IT Infrastructure has an image problem. It is not "sexy".
It's not winning the technology market place for talent. Many candidates I've interviewed want to sharpen their tools for Android, iOS, Big Data or RESTful Cloud APIs.
Problem is: APIs, distributed data pools, REST handlers and scale for 100,000 users all needs to go somewhere.
In many cases, people who have smart new ideas which answer the needs of 100K swinging, social-media coolkats also have a pretty good idea they need a bit of web, database and a server or two to boot up. Perhaps they can avoid some of those with savvy use of some software-as-a-service or infrastructure-as-a-service.
It's also true if you're not 100% savvy, you can hit the web for a ton of free code and tutorials. Save yourself a couple thousand man-hours of effort to be up and running in weeks with enough infrastructure scaffolding to support your prototype.
OK If you've gotten this far and you've seen this, recognise your "core" business is your app. That's your business. The surrounding infrastructure and the people who run it are - at best - awesome talent contributing to every success. At worse - a direct cost of doing business that started the second you launched your first EC2 instance.
Whether you have funding or not, that infrastructure will challenge you. Yet, thoughtfully applied and organised it will enable you. Enable to you eat 100K users without failure, to side-step zone failures and resist incursion by the unruly mob.
Throughout my career I have played a number of roles in the technology infrastructure stack. I've played head-of-sorts in the .com startup and a voice among thousands in big Enterprise. I've seen what businesses with multi-billion IT spend their money on, what is acceptable and what they strive towards achieving as they support their money making businesses. I've seen how little of this appears necessary to startups, living fast and free, happy until the wheels fall off and focus shifts to a coffee stained finger-in-the-dyke sadness.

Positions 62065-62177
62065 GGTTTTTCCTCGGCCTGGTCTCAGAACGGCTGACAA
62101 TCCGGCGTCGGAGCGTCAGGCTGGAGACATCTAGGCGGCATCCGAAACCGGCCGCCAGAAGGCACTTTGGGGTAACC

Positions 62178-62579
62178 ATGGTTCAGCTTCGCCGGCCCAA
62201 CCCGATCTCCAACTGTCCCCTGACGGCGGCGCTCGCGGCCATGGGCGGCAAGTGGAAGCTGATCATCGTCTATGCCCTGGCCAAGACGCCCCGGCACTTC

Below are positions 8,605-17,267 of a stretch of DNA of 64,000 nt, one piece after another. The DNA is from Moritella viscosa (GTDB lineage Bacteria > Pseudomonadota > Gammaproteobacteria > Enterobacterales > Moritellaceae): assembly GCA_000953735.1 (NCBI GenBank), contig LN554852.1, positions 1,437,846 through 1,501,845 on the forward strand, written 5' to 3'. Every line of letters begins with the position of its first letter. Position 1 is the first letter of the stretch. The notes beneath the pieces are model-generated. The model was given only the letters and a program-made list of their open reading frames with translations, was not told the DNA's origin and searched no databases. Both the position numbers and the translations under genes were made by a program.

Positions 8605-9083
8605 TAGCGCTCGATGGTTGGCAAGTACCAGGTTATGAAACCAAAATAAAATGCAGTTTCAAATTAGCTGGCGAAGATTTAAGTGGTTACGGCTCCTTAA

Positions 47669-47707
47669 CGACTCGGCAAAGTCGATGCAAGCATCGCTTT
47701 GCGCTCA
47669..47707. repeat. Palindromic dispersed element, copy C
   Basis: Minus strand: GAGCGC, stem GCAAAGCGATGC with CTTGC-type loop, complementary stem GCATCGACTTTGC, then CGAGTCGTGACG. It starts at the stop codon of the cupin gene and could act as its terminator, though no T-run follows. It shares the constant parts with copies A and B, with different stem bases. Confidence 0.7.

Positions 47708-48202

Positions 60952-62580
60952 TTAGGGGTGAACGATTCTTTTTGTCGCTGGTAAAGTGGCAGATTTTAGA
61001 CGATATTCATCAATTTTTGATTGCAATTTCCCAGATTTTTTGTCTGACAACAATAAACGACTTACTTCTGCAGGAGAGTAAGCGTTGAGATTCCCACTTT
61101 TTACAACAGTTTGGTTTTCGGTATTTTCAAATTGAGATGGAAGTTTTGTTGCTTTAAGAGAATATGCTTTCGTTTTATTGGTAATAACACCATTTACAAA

When building, you make hundreds of decisions during your day - the can-dos and the leave-for-laters. Frequently those leave-for-laters aren't left because you want to leave them, but because there are a few too many unknowns for right now, and you really must choose between those good task managers to remind you to invest time, later.
Hopefully you'll have plenty of these - it's all about being an entrepreneur. Not quite the business facing entrepreneur you started as, but the problem solving innovator who's bootstrapping their business infrastructure. If that is you, then I hope this book is useful.
Enterprise has solved these infrastructure problems that startups have. They have global, tactical teams. They have disaster recovery. They've revocation process around their people leaving them. They can control unaudited individuals accidentally purging all their live data. They have separation of duty, and zonal segregation of environments designed to prevent total outage if relatively minor binary bit falls in the wrong place...
Why should Startups solve all these problems over again. They have better things to focus on.
The central objective for this book is to cherry-pick from the wealth of experiences in large Enterprise to the benefit of Startup companies like yours. To provide a rapid deployment of sound architectural design, security best practice, performance and scalability, policy and process. The successful solutions ought to be light, nimble and cheap - the burden, and the metaload low.
I'm wondering about the delivery of Enterprise Computing for Startups. A book was the initial idea, and while I'm not a professional writer, I do write a lot and there lies a challenge. Perhaps - this - blog covers it, but enough meta debate: let's keep writing...
- Authentication, authorization and accounting - the who, how and why
- Core services - the chicken and the egg
- Deployment automation - do nothing twice
- Distributed data processing - speed and grid
- Global teamworking - don't mix metaphors
- Hierarchical structures - broadly, once
- Policy and process - a little goes a long way
- Separation of duty - less mistakes, easier to devops
- Sprint planning - once every two weeks
- Tickets and tasks - thanks for the memory
- Yum - startups like cake
The articles happened to fall out of my head in rough alphabetical order. Maybe it stays that way or not.
In true spirit of sharing, if this is something you'd like to see more of please drop me a line to my twitter.